May 16, 2013
May 21, 2013

Collegiate foodservice executives are boosting customer satisfaction by cutting back — on options, on waste and on portions.

The college dining halls of the 21st century are at the cutting edge of trends in foodservice, testing many of the ideas that will likely show up in restaurants and other institutions, in one form or another, in the foreseeable future. To that end, then, foodservice directors have seen a jump in customer satisfaction by, paradoxically, reducing selection.

“Look at the grill: Most operations have seven or eight different items that can be grilled. Change it up so that there’s just one item, but it’s made to order with all the right condiments.

Fixed-cost environment
One of the unique challenges to planning foodservice in an educational environment is the fact that it’s a fixed-cost system, so any financial gains have to be made on the cost side. But research has shown that the quality of life — including the quality of dining — is a key factor in which schools students (and their parents) opt to pay for. College dining hall executives have to serve two masters with widely divergent priorities: the administrators and the students.

In recent years, dining halls have moved to serve a dizzying variety of dining options, Mongolian grills and wood ovens . . . a sea of food.  Faced with an overload of choices, students often pick the same meals over and over again, which may also affect their nutritional intake and overall health.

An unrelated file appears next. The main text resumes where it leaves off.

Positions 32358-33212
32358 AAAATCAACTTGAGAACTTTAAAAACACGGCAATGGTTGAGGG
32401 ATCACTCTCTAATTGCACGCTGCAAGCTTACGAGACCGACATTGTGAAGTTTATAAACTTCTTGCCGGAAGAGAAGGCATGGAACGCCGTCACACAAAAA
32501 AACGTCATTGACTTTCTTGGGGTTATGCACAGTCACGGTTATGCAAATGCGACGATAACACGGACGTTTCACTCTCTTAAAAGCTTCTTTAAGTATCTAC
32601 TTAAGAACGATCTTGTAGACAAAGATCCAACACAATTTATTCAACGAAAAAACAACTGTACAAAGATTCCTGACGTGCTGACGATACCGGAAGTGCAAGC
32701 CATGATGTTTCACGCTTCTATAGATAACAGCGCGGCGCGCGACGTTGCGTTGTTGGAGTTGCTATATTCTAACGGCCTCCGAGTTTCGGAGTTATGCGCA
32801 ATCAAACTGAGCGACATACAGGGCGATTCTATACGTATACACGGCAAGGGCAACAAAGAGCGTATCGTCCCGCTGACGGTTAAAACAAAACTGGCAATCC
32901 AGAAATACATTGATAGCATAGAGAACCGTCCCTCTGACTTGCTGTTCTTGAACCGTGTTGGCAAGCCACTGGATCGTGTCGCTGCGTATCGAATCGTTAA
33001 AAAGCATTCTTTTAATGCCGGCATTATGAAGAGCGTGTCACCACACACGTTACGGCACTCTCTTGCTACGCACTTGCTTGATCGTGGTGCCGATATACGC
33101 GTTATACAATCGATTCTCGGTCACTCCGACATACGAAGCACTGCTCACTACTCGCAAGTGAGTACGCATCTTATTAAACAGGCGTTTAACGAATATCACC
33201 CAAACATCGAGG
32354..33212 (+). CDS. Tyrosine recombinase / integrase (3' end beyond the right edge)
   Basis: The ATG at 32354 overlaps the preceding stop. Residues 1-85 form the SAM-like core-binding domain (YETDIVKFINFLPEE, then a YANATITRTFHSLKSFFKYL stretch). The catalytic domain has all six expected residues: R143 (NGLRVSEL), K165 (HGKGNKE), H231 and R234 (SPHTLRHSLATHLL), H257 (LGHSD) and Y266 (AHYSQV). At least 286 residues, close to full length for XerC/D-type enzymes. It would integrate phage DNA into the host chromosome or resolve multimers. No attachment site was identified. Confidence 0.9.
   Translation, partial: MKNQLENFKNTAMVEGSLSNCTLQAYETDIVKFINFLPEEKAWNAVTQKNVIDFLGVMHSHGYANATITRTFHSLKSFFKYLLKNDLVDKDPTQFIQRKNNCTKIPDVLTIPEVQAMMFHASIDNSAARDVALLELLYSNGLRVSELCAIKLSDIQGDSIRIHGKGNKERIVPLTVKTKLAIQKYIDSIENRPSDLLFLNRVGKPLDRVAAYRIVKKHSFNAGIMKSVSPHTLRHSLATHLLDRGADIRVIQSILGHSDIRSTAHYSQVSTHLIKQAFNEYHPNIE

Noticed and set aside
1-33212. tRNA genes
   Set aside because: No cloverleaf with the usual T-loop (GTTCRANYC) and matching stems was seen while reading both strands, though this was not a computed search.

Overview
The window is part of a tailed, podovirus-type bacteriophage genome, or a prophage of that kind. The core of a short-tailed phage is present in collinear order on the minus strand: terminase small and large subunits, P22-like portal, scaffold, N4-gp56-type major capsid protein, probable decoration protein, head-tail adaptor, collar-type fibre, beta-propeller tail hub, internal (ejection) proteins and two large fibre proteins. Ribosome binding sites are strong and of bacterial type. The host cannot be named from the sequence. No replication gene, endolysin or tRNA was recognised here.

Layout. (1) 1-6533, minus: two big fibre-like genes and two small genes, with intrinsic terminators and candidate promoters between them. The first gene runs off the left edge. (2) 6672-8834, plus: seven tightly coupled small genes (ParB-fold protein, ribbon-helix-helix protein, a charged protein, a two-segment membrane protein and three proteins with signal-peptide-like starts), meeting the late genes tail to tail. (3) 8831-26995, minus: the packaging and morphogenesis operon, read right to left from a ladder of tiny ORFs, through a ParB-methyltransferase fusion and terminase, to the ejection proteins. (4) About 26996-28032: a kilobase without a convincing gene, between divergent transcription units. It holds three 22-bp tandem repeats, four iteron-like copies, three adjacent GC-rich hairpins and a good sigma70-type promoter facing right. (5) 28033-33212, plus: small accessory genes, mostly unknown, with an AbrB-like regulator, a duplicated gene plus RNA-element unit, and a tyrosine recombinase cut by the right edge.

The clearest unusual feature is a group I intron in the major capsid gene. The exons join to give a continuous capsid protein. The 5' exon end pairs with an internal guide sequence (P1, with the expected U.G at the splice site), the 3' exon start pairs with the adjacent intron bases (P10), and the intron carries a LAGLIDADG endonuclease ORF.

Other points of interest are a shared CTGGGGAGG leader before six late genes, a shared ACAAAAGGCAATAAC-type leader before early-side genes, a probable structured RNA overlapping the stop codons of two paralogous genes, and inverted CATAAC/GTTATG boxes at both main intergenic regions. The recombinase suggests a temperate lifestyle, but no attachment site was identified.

In the last year, the focus was on correct proportioning, convenience, portability and perceived value, and found that its ratings in student satisfaction surveys rose substantially.

Going trayless
Furthermore, “trayless dining” has been tested on various campuses. Forcing students to juggle the plates they were taking led them to, naturally, choose fewer plates — and eat more that was on those plates rather than “graze” through several food choices and throw much of it away.

Some colleges are reducing their output in other ways as well: Some are as time-honored as using smaller plates in the dining hall. Others include reduced portion sizes. For example, chicken breasts are now 3 ounces in size, down from 4 ounces previously. Beef servings have been cut to 3 ounces from 6 ounces, and pork has been reduced to a 3-ounce serving from 4 ounces. In many dishes, the protein is used as an ingredient in a dish, such as Asian stir-fries and sandwiches — making more vegetables, for example, a default dining option as well.

The students’ perspective
Students at smaller schools lamented the quality of the dining services: At one school, the dining hall closes at 5 p.m. and when it is open, serves mostly hamburgers and bad pizza. Some students chose to live in an en suite dormitory where they could make their own meals, because they weren’t confident that the school’s one dining hall would meet their needs as a long-time vegetarian.

Students were interested in knowing more about what was on their plates, whether it was nutritional information that was lacking, or information about the origins of the food (was it locally sourced?), or whether it met increasingly divergent dietary needs, such as food allergies, wheat intolerance, kosher diets or other choices.

Still, some things seem to remain the same: Students are more aware of food, but the normal base of students don’t care about food. Most of the women want salads, and guys are more likely to get something quick to eat. They’re not focused on ‘health.

Saval Foodservice, the #1 Independent Broadline Wholesale Food Service Distributor in Baltimore, Maryland, Virginia and Washington DC. Serving restaurants, carry outs, delis, caterers, country clubs, and grocery stores.

Source:, 4.25.13

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